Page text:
lugubrious

Merriam-Webster's Word of the Day

Sep 9 2012 • 2 mins

Merriam-Webster's Word of the Day for September 9, 2012 is: lugubrious • \loo-GOO-bree-us\  • adjective 1 : mournful; especially : exaggeratedly or affectedly mournful 2 : dismal Examples: Katie's friends guessed immediately from her lugubrious expression that she and her boyfriend had broken up. "Then beneath that lugubrious lament comes a kind of gentle chugging rhythm, like the clickety-clack of a train, against which Sweeney thumbs his nose at the sentimentality established at the start of the song." - From a review by Steven Leigh Morris in LA Weekly, June 14, 2012 Did you know? "It is a consolation to the wretched to have companions in misery," wrote Publilius Syrus in the first century BC. Perhaps this explains why "lugubrious" is so woeful-it's all alone. Sure, we can dress up "lugubrious" with suffixes to form "lugubriously" or "lugubriousness," but the word remains essentially an only child-the sole surviving English offspring of its Latin ancestors. This wasn't always the case, though. "Lugubrious" once had a linguistic living relative in "luctual," an adjective meaning "sad" or "sorrowful." Like "lugubrious," "luctual" traced ultimately to the Latin verb "lugēre," meaning "to mourn." "Luctual," however, faded into obsolescence long ago, leaving "lugubrious" to carry on the family's mournful mission all alone. See Privacy Policy at https://art19.com/privacy and California Privacy Notice at https://art19.com/privacy#do-not-sell-my-info.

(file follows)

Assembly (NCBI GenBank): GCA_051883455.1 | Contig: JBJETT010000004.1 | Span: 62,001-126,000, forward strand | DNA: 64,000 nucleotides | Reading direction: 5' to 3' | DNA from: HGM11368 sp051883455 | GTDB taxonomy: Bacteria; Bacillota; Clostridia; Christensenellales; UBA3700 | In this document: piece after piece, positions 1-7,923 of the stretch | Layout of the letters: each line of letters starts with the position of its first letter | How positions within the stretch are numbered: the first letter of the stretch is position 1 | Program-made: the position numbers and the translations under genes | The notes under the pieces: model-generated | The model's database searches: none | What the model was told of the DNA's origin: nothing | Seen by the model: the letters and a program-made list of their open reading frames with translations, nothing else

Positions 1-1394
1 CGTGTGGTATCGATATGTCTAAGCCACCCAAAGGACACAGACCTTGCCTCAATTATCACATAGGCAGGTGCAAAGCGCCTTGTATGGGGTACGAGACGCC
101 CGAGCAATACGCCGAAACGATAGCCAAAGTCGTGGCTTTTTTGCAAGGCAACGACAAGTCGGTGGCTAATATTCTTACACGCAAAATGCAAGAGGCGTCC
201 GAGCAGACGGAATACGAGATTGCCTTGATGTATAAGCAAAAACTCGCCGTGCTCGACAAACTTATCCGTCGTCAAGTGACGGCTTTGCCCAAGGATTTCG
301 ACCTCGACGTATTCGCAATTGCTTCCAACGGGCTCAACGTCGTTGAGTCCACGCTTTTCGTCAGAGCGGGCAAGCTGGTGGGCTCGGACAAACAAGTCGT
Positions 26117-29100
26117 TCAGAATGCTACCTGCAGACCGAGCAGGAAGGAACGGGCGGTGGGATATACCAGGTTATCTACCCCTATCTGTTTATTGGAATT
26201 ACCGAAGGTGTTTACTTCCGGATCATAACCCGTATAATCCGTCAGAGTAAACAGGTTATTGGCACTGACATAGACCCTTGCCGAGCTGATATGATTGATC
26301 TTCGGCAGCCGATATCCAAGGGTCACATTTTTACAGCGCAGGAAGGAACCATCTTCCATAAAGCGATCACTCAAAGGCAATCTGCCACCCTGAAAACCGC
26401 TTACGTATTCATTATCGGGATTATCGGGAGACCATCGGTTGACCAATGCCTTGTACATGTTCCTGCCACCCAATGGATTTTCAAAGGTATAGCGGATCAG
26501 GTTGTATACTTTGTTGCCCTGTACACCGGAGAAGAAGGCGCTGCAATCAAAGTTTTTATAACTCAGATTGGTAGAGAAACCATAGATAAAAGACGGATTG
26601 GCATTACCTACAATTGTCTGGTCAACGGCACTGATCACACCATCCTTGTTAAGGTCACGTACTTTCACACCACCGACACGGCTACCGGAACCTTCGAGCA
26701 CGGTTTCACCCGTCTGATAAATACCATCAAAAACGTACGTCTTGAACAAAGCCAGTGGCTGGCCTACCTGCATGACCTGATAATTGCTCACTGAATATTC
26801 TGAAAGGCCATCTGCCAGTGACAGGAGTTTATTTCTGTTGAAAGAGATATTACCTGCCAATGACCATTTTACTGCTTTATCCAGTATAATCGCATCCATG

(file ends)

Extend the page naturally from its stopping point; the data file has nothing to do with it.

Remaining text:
You Might Like

Word Matters
Word Matters
Merriam-Webster, New England Public Media
HBO Max Movie Club
HBO Max Movie Club
HBO Max and iHeartPodcasts
Cambridge Advanced Speaking
Cambridge Advanced Speaking
Get Ready For Success with Kristian
Kwik Brain with Jim Kwik
Kwik Brain with Jim Kwik
Jim Kwik, Your Brain Coach, Founder www.KwikLearning.com
The Book Review
The Book Review
The New York Times
1A
1A
NPR
The Atlas Obscura Podcast
The Atlas Obscura Podcast
Witness Docs & Atlas Obscura